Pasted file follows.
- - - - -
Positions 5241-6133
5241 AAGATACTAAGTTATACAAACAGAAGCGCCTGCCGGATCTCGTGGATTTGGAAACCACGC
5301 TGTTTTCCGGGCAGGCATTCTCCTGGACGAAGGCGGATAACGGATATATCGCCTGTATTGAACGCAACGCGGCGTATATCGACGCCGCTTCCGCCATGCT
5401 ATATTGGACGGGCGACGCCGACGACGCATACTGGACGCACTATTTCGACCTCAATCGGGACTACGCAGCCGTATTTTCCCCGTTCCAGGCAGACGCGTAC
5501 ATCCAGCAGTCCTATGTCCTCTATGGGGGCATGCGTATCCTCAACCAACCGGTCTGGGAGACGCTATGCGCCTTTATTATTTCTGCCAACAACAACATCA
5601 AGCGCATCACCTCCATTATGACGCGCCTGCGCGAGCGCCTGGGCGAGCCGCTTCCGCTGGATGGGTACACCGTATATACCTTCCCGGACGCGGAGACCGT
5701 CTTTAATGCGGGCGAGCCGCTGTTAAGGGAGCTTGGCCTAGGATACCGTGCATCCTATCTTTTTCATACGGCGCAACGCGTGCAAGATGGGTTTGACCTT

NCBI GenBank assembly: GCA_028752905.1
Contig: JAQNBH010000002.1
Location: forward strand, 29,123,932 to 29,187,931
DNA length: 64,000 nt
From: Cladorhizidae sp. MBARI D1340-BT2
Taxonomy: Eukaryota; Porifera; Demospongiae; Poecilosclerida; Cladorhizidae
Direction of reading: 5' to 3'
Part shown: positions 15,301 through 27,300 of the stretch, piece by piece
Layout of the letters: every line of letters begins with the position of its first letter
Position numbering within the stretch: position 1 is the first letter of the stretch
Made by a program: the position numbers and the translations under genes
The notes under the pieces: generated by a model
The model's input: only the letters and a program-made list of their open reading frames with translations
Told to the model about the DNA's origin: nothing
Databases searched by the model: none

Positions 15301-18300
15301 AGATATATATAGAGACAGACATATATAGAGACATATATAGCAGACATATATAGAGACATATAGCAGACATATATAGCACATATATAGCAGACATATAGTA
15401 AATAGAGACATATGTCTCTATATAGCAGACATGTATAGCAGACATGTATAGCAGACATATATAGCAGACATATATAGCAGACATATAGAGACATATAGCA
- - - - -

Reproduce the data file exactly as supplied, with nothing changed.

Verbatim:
Positions 5241-6133
5241 AAGATACTAAGTTATACAAACAGAAGCGCCTGCCGGATCTCGTGGATTTGGAAACCACGC
5301 TGTTTTCCGGGCAGGCATTCTCCTGGACGAAGGCGGATAACGGATATATCGCCTGTATTGAACGCAACGCGGCGTATATCGACGCCGCTTCCGCCATGCT
5401 ATATTGGACGGGCGACGCCGACGACGCATACTGGACGCACTATTTCGACCTCAATCGGGACTACGCAGCCGTATTTTCCCCGTTCCAGGCAGACGCGTAC
5501 ATCCAGCAGTCCTATGTCCTCTATGGGGGCATGCGTATCCTCAACCAACCGGTCTGGGAGACGCTATGCGCCTTTATTATTTCTGCCAACAACAACATCA
5601 AGCGCATCACCTCCATTATGACGCGCCTGCGCGAGCGCCTGGGCGAGCCGCTTCCGCTGGATGGGTACACCGTATATACCTTCCCGGACGCGGAGACCGT
5701 CTTTAATGCGGGCGAGCCGCTGTTAAGGGAGCTTGGCCTAGGATACCGTGCATCCTATCTTTTTCATACGGCGCAACGCGTGCAAGATGGGTTTGACCTT

NCBI GenBank assembly: GCA_028752905.1
Contig: JAQNBH010000002.1
Location: forward strand, 29,123,932 to 29,187,931
DNA length: 64,000 nt
From: Cladorhizidae sp. MBARI D1340-BT2
Taxonomy: Eukaryota; Porifera; Demospongiae; Poecilosclerida; Cladorhizidae
Direction of reading: 5' to 3'
Part shown: positions 15,301 through 27,300 of the stretch, piece by piece
Layout of the letters: every line of letters begins with the position of its first letter
Position numbering within the stretch: position 1 is the first letter of the stretch
Made by a program: the position numbers and the translations under genes
The notes under the pieces: generated by a model
The model's input: only the letters and a program-made list of their open reading frames with translations
Told to the model about the DNA's origin: nothing
Databases searched by the model: none

Positions 15301-18300
15301 AGATATATATAGAGACAGACATATATAGAGACATATATAGCAGACATATATAGAGACATATAGCAGACATATATAGCACATATATAGCAGACATATAGTA
15401 AATAGAGACATATGTCTCTATATAGCAGACATGTATAGCAGACATGTATAGCAGACATATATAGCAGACATATATAGCAGACATATAGAGACATATAGCA